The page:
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Old 01-19-2017, 07:57 AM
 
Location: Loudon, TN
5,768 posts, read 4,822,990 times
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Mathjak and luv4horses had a discussion in a previous thread about the timing of a property sale and how it spiked their Medicare premium because it caused their taxable income to be unusually high in the 2 years prior to age 65. We are planning a sale of rental property, but DH turns 65 in 2.5 years. I need to know if we should delay sale until he gets Medicare. I've read what I can find from SSA but it is still not clear to me how this premium increase works.

If our regular annual income makes us eligible for the lowest premium, but a one time sale of a property puts our modified AGI over the limits for one year, does the premium increase forever, or just for that one year?

Does SSA never look at the income again when it goes back down to the normal level?

What if we delay the sale until a year or less before Medicare eligibility, would that avoid the increased premium? I mean they look at the last year's tax return for the prior year. So if he becomes Medicare eligible in 2019, they will be looking at the return in 2018 for the 2017 income, correct? If so, could we just sell in 2018, and it won't affect the premium??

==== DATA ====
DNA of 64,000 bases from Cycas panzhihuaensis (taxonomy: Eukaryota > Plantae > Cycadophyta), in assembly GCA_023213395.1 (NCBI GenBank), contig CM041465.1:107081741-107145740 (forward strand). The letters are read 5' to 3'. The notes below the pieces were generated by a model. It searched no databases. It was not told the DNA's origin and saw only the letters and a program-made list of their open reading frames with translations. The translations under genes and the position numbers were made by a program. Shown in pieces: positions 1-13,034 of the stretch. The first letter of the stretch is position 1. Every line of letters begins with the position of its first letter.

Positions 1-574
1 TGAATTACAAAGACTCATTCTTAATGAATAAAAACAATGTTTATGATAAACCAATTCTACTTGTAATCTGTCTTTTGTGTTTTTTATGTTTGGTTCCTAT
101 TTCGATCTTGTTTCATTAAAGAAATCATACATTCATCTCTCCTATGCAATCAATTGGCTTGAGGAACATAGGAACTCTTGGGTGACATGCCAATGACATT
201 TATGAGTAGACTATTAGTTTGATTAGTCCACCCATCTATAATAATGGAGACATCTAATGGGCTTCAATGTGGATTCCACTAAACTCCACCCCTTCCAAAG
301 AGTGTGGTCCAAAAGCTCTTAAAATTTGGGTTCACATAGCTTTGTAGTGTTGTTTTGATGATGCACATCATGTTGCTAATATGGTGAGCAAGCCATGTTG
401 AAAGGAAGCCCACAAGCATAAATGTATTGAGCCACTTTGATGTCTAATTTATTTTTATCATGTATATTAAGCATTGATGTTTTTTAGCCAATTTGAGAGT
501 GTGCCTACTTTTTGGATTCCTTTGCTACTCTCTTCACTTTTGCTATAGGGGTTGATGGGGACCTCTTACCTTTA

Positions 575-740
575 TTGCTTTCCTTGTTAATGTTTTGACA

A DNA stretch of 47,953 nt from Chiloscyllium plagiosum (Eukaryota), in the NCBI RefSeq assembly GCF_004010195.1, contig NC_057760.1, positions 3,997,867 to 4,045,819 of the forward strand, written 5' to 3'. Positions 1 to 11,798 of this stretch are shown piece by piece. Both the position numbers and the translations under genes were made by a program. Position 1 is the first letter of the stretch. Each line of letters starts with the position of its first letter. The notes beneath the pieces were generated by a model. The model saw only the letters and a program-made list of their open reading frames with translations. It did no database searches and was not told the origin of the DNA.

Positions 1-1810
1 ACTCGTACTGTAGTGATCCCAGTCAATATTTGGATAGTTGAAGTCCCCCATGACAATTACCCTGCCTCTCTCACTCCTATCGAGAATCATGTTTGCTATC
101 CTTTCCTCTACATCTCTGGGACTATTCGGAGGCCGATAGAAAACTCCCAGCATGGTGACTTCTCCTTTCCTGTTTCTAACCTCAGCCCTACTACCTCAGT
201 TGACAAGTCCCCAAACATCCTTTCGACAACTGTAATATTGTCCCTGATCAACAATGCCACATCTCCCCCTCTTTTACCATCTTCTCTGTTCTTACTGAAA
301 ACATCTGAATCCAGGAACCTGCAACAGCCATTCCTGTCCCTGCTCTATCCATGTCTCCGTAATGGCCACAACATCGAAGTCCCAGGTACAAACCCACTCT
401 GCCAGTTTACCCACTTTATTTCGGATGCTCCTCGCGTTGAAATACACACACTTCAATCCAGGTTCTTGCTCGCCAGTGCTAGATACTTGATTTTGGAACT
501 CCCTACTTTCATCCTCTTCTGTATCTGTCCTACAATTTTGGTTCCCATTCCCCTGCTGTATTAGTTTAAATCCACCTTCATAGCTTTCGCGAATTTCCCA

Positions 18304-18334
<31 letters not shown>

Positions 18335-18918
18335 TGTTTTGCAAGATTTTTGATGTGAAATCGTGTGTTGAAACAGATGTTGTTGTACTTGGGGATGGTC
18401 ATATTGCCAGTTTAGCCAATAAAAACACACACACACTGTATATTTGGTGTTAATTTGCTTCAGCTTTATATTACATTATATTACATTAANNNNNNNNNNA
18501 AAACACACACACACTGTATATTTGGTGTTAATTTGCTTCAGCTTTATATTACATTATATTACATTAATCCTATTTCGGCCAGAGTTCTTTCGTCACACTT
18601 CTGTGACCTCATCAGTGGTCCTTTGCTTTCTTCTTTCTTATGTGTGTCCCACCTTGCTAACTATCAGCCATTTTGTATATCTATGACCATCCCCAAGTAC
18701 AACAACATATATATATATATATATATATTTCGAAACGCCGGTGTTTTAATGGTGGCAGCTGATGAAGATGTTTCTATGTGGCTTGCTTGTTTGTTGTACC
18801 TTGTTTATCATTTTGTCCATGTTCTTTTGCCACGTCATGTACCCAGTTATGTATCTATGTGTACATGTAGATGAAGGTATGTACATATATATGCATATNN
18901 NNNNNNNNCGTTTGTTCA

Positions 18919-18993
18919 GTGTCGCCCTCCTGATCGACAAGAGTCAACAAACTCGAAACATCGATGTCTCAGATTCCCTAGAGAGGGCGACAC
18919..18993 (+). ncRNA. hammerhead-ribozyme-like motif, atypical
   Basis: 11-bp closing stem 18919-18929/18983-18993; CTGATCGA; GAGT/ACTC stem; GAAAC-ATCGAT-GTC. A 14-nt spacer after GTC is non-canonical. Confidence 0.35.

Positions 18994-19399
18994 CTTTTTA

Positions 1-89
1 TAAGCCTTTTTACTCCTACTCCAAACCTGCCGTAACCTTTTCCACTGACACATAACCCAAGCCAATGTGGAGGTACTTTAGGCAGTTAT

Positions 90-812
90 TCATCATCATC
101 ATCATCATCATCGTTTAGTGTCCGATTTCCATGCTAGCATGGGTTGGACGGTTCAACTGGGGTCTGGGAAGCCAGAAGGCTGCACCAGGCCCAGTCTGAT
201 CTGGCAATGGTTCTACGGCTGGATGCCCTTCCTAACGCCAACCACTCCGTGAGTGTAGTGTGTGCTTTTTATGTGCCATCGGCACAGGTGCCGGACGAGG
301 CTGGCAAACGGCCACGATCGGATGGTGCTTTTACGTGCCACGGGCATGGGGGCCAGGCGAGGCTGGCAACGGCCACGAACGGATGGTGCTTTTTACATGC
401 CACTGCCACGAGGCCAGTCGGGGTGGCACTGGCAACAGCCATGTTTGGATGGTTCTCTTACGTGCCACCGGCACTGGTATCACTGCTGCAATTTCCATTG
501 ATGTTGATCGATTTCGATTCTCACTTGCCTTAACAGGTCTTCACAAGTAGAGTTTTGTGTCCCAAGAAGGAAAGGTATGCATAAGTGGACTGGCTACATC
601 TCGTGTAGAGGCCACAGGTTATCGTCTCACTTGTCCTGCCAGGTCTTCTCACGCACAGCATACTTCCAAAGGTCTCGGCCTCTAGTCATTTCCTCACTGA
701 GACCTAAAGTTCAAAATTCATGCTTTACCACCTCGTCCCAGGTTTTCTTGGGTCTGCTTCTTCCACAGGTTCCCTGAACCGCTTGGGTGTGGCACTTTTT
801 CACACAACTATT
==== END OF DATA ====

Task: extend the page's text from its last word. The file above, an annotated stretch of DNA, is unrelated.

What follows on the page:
Reading the SSA pamphlet, it looks like we would not have any of the "life-changing" events which cause a reduction in income, just a return to our regular income.

Do they look at the capital gains as income or the entire sale price, or the sale price after realtor and other expenses, etc? This could affect which of the brackets of higher premium we would land in.

Thanks in advance for help on this...

Last edited by volosong; 01-19-2017 at 09:54 AM.. Reason: fixed typo in title
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Old 01-19-2017, 08:15 AM
 
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medicare looks at income 2 years prior when setting your yearly premium so once you are within two years of medicare it is going to effect you .

each year your premium is adjusted based on the last tax form filed , that would be the one two years ago since last year is not filed yet .

each year you are reset again to the new tax return .
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Old 01-19-2017, 08:28 AM
 
Location: OKLAHOMA
1,784 posts, read 3,615,163 times